With the development next-generation sequencing (NGS) technology, RNA-seq has now been the preferred method for gene expression profiling (McGettigan, 2013). RNA-seq can provide digital gene expression (DGE) measurement (Wang et al., 2010). Recently, DGE tag profiling has been used to identify differentially expressed genes (DEGs) in different tissues, organs and developmental stages in plants (Li et al., 2011; Cheng et al., 2013; Park et al., 2014; Zhang et al., 2014a,c). Using this approach, several studies have been identified many DEGs and explored the roles of DEGs in root development in maize (Li et al., 2011), cucumber (Zhang et al., 2014a), Brassica (Zhang et al., 2014c) and Lotus (Cheng et al., 2013). Recently, the genome sequencing and root transcriptomics studies have provided useful platform for comprehensive investigation of the molecular mechanisms in radish taproot development (Wang et al., 2012, 2013a; Kitashiba et al., 2014). However, no studies on identification of DEGs and their roles in regulating taproot growth and thickening have been conducted in radish. In this study, to identify and analyze the global gene expression data during radish taproot thickening, three cDNA libraries prepared from pre-cortex splitting stage (L1: 10 DAS), cortex splitting stage (L2: 20 DAS) and expanding stage (L3: 40DAS) were sequenced by Solexa/Illumina HiSeq™ 2500 platform. Furthermore, based on association analysis between taproot thickening-related DEGs and miRNAs, the schematic model of regulatory networks associated with radish taproot thickening was proposed. These results could facilitate revealing the complex gene regulatory networks of radish taproot thickening, and provide novel insights into the molecular mechanism underlying storage root development in radish.

Materials and Methods

Plant Material

The radish (Raphanus sativus L.) advanced inbred line ‘NAU-YH’ was used in this study. Surface-sterilized seeds were germinated on a moist filter paper in darkness for 3 days, and then grown in plastic pots with a mixture of soil and peat substrate (1:1, V/V) in greenhouse at 25°C/18°C (day/night). In addition, the development of cortex splitting is an important signal of the initiation of taproot thickening growth in radish due to the cortex cells cannot divide and expand (Wang et al., 2012). The root cortex split was initiated at about 12 days after sowing (DAS), and the full root cortex splitting was achieved over a period of 22 DAS. The taproot thickening growth was rapidly expanded from the 22 to 42 DAS. Based on the time point of different developmental stages, samples of taproots were harvested at three different developmental stages: pre-cortex splitting stage (L1, 10 DAS), cortex splitting stage (L2, 20 DAS) and expanding stage (L3, 40 DAS). The subsamples of taproots were collected from four developmental stages (10, 20, 40 and 50 DAS) for RT-qPCR analysis. At least three independent biological replicates for taproot sample/subsample of each stage were collected. All harvested tissues were immediately frozen in liquid nitrogen and stored at −80°C until use.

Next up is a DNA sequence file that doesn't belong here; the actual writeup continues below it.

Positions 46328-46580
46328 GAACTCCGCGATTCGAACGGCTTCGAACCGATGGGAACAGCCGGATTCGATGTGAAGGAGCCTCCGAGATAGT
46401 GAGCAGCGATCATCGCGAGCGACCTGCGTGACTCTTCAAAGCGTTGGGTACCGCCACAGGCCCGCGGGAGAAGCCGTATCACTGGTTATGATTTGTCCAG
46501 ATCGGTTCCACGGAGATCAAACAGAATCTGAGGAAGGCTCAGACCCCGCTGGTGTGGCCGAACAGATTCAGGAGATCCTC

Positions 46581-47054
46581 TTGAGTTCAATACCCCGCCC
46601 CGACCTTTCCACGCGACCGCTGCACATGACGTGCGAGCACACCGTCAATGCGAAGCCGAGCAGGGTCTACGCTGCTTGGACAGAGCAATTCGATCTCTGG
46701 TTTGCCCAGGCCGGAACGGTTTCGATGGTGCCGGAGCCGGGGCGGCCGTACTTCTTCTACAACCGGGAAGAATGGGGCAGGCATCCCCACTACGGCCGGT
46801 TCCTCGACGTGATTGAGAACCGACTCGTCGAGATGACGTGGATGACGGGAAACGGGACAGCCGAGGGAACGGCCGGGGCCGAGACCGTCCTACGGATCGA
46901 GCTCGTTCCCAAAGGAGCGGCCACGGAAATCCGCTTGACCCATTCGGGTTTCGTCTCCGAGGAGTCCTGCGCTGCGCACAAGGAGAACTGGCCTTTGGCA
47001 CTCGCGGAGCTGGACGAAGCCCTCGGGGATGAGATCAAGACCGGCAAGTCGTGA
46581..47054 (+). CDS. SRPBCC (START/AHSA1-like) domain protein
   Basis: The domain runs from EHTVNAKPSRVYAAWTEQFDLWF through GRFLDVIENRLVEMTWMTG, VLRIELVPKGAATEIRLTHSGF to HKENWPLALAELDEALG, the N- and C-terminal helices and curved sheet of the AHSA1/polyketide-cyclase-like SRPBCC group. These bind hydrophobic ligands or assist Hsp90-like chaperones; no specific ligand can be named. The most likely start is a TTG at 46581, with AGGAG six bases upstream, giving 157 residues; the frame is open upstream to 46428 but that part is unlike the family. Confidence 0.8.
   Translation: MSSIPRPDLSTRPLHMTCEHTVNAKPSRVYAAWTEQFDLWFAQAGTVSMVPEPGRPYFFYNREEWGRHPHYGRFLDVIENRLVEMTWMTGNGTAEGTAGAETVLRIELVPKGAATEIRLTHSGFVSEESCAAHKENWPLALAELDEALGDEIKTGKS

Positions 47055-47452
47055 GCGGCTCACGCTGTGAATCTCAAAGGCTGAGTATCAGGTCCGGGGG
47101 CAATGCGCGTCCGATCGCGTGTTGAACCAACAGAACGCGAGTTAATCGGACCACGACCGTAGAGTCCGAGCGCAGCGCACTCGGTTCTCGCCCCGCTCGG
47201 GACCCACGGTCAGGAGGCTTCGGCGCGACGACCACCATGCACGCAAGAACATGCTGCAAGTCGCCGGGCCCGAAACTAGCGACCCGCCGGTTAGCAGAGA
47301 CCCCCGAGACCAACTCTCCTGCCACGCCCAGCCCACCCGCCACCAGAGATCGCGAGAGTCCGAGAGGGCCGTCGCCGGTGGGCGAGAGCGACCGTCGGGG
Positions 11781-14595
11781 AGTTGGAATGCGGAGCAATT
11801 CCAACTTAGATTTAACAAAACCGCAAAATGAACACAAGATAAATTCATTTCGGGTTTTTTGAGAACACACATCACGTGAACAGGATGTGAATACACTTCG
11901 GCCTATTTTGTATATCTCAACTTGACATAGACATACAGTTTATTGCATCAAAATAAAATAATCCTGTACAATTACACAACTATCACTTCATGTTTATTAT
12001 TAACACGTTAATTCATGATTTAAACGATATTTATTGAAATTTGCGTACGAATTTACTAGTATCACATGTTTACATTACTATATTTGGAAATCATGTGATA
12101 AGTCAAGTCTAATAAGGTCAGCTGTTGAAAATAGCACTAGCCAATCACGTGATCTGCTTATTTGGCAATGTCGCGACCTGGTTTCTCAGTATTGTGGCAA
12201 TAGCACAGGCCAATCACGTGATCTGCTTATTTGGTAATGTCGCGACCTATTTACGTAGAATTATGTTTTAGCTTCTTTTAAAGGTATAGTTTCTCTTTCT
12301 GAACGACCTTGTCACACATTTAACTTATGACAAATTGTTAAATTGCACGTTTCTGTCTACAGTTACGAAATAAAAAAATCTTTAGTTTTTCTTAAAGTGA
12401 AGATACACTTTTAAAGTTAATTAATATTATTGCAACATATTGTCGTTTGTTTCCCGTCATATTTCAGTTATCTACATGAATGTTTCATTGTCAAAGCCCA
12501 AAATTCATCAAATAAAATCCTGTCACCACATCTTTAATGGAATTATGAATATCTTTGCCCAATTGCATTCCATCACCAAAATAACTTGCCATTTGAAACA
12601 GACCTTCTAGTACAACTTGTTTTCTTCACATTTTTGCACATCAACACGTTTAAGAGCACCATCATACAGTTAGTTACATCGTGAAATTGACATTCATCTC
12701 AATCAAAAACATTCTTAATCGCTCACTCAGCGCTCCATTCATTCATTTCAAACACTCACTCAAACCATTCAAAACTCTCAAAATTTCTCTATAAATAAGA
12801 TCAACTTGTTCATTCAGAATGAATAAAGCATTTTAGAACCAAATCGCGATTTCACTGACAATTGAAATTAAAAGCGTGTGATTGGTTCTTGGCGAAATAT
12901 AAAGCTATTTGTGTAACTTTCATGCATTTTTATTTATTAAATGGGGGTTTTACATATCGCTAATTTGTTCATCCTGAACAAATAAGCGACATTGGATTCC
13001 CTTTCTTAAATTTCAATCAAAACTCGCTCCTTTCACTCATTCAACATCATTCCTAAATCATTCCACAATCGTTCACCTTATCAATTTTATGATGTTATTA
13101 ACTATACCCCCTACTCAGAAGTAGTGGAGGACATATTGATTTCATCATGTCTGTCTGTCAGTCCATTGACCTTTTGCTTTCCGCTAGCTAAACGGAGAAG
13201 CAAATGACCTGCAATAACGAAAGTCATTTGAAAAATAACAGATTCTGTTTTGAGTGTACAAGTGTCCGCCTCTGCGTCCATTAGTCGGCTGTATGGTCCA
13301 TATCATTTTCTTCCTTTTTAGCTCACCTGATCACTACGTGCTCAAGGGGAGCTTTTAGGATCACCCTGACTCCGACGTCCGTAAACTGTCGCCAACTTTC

RNA Sequencing Library Construction and Illumina Sequencing

Total RNA of the independent taproots from three different stages were independently isolated using Trizol® Reagent (Invitrogen, USA) according to the manufacturer's protocol, and treated with RNase-free DNase I (Takara, Japan) to degrade DNA contamination. Then, the three independently isolated total RNA samples of each stage were equally pooled into one RNA sample, which was used for library preparation and sequencing. Three RNA sequencing libraries (L1, L2 and L3) were constructed and sequenced using Illumina HiSeq™ 2500 platform at the Beijing Genomics Institute (BGI, Shenzhen, China). The library construction and Illumina sequencing were performed according to a previously described method (Cheng et al., 2013).

Identification and Functional Annotation of Differentially Expressed Genes

By base calling, the raw reads was filtered to remove adaptor sequences, low quality reads and empty reads. Subsequently, the clean reads were mapped to the radish reference sequences containing genomic survey sequences (GSSs, http://www.ncbi.nlm.nih.gov/nucgss/?term=radish), expressed sequence tags (ESTs, http://www.ncbi.nlm.nih.gov/nucest/?term=radish), and a ‘NAU-YH’ radish root mRNA transcriptome [Sequence Read Archive (SRA) accession No.SRX707630] using SOAP2 software (Li et al., 2009). No more than two mismatches were allowed in the alignment.